“Thus as disclosed in the fundamental essence of our experience, the togetherness of things involves some doctrine of mutual immanence. We are in the world and the world is in us.”
To sum the paragraph, the fundamental change needed starts not with doing more with the current mindset, but with recalibrating our mindset and eventually accepting that we are connected to nature and therefore what is good for ‘it’, is good for us. If this connection is made, what follows is the realization that sustainability and the maintenance of status quo is nowhere near a lofty enough goal if we truly desire human flourishing. Stating ‘sustainability’ as the goal, is kind of like saying ‘I just want to feel ok’. Whilst that may be a reasonable interim goal, I want more than that – for myself and my kids. I want them to thrive. To flourish. To face each day with a smile and know they are loved and that they belong. And if human flourishing and the environment are intrinsically linked, we therefore don’t want mere sustainability – we need abundance.
So where to start in a school if the stakes have been raised from a desire to maintain the status quo, to a desire for a world of abundance. (By the way, we can maintain ‘status quo’ for quite some time without realising things are not actually getting any better. Green washing does just that. Green washing helps us feel better without actually having to make any meaningful changes). So where to start?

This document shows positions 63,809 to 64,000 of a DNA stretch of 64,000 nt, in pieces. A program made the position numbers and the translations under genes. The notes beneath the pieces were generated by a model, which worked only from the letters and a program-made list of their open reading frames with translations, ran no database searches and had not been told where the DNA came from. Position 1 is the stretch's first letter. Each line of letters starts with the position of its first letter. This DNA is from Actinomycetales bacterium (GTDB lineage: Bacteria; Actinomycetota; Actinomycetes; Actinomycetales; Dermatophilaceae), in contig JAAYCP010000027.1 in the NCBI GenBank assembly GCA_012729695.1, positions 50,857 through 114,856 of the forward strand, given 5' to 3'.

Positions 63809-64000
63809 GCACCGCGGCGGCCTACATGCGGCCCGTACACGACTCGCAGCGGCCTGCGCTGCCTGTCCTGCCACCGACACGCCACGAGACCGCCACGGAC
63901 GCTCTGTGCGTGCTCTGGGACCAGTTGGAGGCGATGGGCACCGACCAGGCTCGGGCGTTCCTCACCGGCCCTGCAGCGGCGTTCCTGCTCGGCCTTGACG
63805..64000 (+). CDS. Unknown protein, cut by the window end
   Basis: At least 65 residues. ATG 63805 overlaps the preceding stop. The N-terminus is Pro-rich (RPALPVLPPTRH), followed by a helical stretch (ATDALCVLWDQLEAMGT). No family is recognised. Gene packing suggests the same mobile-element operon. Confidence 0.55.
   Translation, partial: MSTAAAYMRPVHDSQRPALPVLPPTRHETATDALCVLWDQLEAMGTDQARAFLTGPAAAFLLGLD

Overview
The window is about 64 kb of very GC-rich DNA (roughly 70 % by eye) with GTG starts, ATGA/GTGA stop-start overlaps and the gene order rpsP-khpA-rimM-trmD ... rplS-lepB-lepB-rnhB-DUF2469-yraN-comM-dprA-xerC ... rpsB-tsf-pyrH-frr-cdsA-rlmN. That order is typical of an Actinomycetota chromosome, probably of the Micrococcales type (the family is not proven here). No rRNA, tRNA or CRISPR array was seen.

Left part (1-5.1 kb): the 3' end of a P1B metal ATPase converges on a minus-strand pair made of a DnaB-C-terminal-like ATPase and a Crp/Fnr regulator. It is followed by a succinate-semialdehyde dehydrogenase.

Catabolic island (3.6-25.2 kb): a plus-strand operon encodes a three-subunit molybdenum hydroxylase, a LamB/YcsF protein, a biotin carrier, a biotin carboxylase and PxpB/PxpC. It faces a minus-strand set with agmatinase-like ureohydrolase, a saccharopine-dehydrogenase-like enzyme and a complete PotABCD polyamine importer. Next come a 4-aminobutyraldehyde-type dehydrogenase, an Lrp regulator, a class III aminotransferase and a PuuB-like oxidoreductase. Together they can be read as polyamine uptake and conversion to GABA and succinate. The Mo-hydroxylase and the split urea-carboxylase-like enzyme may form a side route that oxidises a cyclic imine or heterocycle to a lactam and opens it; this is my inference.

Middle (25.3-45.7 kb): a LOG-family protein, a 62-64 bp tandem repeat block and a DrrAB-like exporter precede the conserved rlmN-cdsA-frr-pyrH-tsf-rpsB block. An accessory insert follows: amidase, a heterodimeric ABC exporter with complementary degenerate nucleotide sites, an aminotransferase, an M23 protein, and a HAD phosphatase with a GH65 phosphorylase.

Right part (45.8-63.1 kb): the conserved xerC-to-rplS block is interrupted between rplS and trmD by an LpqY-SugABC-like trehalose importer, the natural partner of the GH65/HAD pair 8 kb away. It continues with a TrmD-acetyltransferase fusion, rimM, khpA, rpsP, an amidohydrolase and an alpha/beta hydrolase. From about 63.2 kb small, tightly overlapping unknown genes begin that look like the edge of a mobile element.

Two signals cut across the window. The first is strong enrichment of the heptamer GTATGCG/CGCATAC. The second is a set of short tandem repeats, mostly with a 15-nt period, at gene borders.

First, I acknowledge that all of the things I have facetiously mentioned above – the eco-councils, light switchers and tap turners are inherently good things and should not be abandoned. I do not want to discourage the small and individual acts in sacrifice to the large and heroic. But I would ask teachers and schools to slow down the doing. Not only is it exhausting, it runs the risk of falling upon the debris heap when that passionate eco-leader moves on, when we run out of money for the recycled paper we purchased, or when light switching becomes less of a priority than pen licenses.
So what do I think we should DO in our schools in order to build a world of abundance?